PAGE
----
A Biomechanical Analysis: Will Unlocked Nails Demonstrate Increased Varus Collapse in Unstable Intertrochanteric Fractures?

November 6, 2021

Peritrochanteric fractures are a growing problem and complications relating to operative fixation of these fractures, including varus collapse and screw cutout, are common in elderly osteoporotic patients.

A team of orthopaedic trauma surgeons and residents from the UPMC Department of Orthopaedic Surgery published a study to determine whether unlocked nails will demonstrate increased varus collapse and inferior construct stiffness in specimens with increased diaphyseal medullary diameter. Surgeons Gele B. Moloney, MD, and Ivan S. Tarkin, MD, and residents Margaret Hankins, MD, and Robert Tisherman, MD, took part in the study.

Sixteen non-cadaveric osteoporotic biomechanical femur specimens were utilized in this study, with eight specimens having an artificially large femoral canal to represent Dorr C femurs. All femurs were instrumented with a short cephalomedullary nail with and without distal cross-lock screw fixation and had an unstable intertrochanteric fracture created in a repeatable pattern.

Specimens underwent cyclic compression to a maximal load of 1000N with segmental motion quantified through the use of visual tracking markers. Statistical comparisons were performed using one-way ANOVA with Tukey post-hoc analysis to determine differences between specific groups. Significance was defined as p<0.05.

The study found that unlocked short cephalomedullary nails showed increased varus collapse due to motion of the nail within the femoral canal in capacious femoral canals compared with narrow femoral canals and distally cross-locked nails. The coronal deformation of the wide canal unlocked group (17.9 o±2.6o) was significantly greater in the varus direction than any other fixation under compressive load of 1000N. There was no significant difference in varus angulation between the wide canal or narrow canal locked groups (11.1o±8.7o vs. 8.2o±1.7o respectively, p=0.267).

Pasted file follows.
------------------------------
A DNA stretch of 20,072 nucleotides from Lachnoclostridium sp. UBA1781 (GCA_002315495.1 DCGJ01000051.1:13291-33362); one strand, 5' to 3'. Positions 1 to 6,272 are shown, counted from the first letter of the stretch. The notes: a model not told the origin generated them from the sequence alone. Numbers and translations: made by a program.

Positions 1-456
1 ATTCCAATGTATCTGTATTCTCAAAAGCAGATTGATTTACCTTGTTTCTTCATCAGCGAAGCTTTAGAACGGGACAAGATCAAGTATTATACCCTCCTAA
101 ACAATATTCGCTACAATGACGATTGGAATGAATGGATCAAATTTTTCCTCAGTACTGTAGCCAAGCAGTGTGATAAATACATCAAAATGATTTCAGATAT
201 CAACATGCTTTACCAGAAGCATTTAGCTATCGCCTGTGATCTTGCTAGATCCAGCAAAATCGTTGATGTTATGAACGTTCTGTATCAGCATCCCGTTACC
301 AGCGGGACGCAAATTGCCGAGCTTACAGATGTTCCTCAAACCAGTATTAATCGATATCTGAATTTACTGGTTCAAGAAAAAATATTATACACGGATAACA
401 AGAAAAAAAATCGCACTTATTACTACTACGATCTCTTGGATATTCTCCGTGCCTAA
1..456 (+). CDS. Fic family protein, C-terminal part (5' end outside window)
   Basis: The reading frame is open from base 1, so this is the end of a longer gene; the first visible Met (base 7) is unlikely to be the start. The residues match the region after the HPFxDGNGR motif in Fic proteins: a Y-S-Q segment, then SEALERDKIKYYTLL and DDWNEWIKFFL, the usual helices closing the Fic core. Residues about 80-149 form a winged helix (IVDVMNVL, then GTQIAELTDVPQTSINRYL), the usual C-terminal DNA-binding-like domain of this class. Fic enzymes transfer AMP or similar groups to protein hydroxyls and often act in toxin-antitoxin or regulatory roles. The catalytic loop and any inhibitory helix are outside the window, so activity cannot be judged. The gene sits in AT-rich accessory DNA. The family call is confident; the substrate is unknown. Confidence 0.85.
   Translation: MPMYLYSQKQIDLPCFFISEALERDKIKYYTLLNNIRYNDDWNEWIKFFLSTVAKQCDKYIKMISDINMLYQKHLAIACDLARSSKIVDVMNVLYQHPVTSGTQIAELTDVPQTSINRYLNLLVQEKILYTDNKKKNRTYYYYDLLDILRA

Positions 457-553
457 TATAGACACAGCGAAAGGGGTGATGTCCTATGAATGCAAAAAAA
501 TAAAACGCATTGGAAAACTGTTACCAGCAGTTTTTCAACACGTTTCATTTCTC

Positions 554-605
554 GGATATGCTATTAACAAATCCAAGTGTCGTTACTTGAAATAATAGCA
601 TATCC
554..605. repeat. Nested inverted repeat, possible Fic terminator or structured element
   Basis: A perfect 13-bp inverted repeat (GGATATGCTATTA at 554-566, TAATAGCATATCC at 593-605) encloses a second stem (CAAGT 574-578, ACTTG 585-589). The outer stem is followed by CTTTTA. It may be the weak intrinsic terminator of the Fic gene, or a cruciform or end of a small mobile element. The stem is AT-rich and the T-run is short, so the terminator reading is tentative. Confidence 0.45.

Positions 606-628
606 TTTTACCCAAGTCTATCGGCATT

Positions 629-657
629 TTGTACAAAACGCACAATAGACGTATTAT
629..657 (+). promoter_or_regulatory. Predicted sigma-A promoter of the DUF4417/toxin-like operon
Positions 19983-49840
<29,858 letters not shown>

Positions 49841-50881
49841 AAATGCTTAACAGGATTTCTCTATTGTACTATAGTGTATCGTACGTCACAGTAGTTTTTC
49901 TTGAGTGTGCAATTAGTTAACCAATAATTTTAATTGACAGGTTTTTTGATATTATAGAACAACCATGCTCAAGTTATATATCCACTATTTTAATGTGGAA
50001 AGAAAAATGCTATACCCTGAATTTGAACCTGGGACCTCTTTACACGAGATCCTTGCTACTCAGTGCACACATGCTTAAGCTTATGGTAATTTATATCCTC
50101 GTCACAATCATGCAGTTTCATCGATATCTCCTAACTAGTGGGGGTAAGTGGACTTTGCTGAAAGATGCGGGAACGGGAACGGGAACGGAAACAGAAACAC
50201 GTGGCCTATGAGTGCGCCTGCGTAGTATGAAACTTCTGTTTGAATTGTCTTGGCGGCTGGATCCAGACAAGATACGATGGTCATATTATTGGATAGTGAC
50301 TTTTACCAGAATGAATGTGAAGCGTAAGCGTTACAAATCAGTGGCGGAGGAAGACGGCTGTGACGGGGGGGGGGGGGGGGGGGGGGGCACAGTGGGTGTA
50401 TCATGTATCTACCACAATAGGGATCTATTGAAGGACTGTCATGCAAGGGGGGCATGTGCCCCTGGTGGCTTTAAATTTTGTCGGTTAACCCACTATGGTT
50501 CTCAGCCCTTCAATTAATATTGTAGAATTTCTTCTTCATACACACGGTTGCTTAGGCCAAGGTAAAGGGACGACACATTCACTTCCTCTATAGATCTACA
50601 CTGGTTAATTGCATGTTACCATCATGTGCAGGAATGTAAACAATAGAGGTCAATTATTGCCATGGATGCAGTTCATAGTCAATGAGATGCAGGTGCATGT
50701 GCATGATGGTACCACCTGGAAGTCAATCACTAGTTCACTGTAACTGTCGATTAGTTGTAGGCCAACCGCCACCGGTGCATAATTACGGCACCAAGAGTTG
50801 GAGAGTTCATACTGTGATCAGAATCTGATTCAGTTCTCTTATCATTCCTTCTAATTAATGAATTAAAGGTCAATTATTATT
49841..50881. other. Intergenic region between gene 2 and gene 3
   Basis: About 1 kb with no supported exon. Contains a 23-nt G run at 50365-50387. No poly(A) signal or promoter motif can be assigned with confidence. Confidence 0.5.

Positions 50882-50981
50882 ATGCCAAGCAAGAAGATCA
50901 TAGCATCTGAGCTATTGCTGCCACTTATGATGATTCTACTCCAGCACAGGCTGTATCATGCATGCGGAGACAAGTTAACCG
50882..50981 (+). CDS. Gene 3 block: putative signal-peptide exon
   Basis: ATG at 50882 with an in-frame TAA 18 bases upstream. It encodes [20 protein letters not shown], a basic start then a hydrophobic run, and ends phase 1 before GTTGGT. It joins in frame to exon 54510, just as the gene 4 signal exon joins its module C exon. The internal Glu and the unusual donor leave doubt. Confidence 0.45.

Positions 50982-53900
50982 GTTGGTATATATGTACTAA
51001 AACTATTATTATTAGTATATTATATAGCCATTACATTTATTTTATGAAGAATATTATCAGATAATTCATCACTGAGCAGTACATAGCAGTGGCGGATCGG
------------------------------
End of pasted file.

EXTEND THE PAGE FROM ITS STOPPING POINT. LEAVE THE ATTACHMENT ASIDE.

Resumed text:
The narrow canal unlocked group (13.7o±2.4o) showed significantly greater varus angulation than the narrow canal locked (p=0.015). The wide canal unlocked group showed significantly greater varus angulation than the wide canal locked group (p=0.003). Motion between the femoral shaft and the cephalomedullary nail (toggling of the nail within the shaft) was significantly greater in narrow or wide canal unlocked specimens, 7.94o±2.13o and 10.2o±1.7o respectively, than in the narrow or wide canal locked specimens, 2.4o±0.2o and 4.2o±0.5o respectively (p<0.05) 

Ultimately, unlocked short intramedullary fixation for unstable peritrochanteric fractures results in increased varus collapse under axial compression. This study supports the use of distal cross-locking of short intramedullary fixation for unstable peritrochanteric fractures in patients with capacious femoral canals secondary to osteoporosis who might otherwise be as risk for varus collapse, device failure, and malunion.

Read more about the study here.